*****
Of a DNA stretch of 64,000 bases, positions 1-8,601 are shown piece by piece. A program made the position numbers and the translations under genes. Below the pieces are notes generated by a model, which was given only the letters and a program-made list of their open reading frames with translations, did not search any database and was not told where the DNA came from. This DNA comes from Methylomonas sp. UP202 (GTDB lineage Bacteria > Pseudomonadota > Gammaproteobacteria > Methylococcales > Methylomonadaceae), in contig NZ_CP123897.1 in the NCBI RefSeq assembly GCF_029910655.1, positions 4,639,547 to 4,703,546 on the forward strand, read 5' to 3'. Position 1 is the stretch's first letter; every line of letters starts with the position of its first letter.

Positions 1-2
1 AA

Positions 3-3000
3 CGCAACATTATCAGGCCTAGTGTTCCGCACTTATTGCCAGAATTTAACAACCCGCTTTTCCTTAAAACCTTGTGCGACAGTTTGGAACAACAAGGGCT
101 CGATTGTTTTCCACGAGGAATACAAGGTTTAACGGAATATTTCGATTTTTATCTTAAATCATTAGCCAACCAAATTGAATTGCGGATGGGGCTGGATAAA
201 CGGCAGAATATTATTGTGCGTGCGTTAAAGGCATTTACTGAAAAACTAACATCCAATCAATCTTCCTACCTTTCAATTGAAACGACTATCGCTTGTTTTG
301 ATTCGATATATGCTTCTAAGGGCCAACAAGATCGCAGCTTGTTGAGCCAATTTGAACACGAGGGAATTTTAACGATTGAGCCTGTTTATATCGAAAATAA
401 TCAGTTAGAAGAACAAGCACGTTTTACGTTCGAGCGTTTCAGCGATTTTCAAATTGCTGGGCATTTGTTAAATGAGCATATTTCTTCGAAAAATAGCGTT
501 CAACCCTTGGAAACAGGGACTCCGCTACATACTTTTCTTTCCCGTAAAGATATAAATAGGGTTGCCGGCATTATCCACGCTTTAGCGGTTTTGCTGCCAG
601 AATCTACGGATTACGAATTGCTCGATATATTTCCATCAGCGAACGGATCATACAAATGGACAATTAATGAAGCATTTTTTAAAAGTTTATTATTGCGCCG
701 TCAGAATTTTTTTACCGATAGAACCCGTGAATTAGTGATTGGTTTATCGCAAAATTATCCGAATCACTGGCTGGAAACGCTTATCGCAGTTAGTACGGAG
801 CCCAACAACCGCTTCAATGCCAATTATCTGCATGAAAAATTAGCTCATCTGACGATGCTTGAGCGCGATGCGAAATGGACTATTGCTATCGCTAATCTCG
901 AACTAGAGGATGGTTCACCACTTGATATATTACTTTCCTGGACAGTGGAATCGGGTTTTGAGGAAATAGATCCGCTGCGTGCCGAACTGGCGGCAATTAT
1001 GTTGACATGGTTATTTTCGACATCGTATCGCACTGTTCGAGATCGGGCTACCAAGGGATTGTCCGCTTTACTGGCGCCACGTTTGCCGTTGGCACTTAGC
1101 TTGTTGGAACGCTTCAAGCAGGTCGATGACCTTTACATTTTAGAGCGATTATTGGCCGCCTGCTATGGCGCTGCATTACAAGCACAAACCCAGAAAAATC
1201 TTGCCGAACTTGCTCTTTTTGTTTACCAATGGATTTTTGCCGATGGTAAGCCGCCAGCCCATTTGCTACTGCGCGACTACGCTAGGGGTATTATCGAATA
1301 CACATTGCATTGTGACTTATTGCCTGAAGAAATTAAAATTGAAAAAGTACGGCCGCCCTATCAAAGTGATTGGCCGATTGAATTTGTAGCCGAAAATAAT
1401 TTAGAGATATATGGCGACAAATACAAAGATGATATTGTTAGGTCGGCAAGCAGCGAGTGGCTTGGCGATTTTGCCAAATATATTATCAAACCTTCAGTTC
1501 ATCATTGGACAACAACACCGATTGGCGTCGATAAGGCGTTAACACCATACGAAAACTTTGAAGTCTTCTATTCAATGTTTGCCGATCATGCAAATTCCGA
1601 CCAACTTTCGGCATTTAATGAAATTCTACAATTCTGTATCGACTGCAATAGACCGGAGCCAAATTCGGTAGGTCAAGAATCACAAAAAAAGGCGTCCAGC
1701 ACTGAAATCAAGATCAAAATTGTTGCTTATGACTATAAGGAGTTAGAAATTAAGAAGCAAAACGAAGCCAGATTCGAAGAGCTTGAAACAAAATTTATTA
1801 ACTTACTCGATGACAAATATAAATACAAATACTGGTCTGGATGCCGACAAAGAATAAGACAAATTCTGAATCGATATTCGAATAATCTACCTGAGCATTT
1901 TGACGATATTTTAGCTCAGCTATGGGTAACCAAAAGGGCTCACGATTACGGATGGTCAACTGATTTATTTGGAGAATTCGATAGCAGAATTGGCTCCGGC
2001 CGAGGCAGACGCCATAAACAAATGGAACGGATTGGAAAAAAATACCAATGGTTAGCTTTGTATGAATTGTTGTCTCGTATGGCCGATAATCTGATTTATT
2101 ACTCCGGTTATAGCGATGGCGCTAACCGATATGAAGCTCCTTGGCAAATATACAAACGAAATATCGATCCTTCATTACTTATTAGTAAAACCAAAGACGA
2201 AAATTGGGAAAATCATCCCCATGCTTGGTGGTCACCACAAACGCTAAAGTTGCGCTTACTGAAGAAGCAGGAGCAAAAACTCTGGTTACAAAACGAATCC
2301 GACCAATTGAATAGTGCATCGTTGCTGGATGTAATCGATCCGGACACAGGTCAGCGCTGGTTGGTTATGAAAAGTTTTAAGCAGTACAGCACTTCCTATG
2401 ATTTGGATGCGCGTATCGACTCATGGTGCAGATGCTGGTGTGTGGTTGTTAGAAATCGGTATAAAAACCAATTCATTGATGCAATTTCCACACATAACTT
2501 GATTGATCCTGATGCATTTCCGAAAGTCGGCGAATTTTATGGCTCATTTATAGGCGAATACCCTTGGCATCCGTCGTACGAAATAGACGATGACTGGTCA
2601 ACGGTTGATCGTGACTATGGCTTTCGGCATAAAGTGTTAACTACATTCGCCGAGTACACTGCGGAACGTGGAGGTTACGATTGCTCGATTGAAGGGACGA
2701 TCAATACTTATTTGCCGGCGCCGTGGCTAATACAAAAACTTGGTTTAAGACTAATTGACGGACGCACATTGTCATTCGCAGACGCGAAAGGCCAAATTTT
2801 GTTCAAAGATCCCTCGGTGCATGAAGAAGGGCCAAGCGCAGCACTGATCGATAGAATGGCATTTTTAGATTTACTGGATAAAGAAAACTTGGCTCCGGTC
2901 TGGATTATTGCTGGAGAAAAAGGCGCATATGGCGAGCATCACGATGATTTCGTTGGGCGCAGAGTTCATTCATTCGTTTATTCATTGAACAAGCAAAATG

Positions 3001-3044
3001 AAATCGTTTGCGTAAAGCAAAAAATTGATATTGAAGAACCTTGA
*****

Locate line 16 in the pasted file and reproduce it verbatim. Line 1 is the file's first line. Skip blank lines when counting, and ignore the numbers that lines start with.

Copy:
1101 TTGTTGGAACGCTTCAAGCAGGTCGATGACCTTTACATTTTAGAGCGATTATTGGCCGCCTGCTATGGCGCTGCATTACAAGCACAAACCCAGAAAAATC